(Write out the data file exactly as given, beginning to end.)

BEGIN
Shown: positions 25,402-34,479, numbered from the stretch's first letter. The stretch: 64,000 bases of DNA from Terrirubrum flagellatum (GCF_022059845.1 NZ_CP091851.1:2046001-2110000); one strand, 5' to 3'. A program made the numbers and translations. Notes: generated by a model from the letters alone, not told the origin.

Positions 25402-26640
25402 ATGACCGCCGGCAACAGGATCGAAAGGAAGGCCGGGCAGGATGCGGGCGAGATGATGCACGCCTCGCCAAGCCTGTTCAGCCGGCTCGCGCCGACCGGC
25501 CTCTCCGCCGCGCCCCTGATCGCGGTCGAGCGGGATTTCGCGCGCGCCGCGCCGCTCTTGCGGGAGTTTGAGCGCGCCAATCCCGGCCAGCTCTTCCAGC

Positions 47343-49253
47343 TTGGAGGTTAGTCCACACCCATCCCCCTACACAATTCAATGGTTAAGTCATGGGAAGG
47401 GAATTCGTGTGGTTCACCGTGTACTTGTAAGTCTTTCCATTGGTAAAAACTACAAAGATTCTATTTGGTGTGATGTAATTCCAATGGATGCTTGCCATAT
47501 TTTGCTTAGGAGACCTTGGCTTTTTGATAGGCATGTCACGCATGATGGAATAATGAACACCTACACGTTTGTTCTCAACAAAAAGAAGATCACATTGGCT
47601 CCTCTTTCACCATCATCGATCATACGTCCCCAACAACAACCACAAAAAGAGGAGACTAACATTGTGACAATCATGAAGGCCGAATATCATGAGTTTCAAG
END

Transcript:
Shown: positions 25,402-34,479, numbered from the stretch's first letter. The stretch: 64,000 bases of DNA from Terrirubrum flagellatum (GCF_022059845.1 NZ_CP091851.1:2046001-2110000); one strand, 5' to 3'. A program made the numbers and translations. Notes: generated by a model from the letters alone, not told the origin.

Positions 25402-26640
25402 ATGACCGCCGGCAACAGGATCGAAAGGAAGGCCGGGCAGGATGCGGGCGAGATGATGCACGCCTCGCCAAGCCTGTTCAGCCGGCTCGCGCCGACCGGC
25501 CTCTCCGCCGCGCCCCTGATCGCGGTCGAGCGGGATTTCGCGCGCGCCGCGCCGCTCTTGCGGGAGTTTGAGCGCGCCAATCCCGGCCAGCTCTTCCAGC

Positions 47343-49253
47343 TTGGAGGTTAGTCCACACCCATCCCCCTACACAATTCAATGGTTAAGTCATGGGAAGG
47401 GAATTCGTGTGGTTCACCGTGTACTTGTAAGTCTTTCCATTGGTAAAAACTACAAAGATTCTATTTGGTGTGATGTAATTCCAATGGATGCTTGCCATAT
47501 TTTGCTTAGGAGACCTTGGCTTTTTGATAGGCATGTCACGCATGATGGAATAATGAACACCTACACGTTTGTTCTCAACAAAAAGAAGATCACATTGGCT
47601 CCTCTTTCACCATCATCGATCATACGTCCCCAACAACAACCACAAAAAGAGGAGACTAACATTGTGACAATCATGAAGGCCGAATATCATGAGTTTCAAG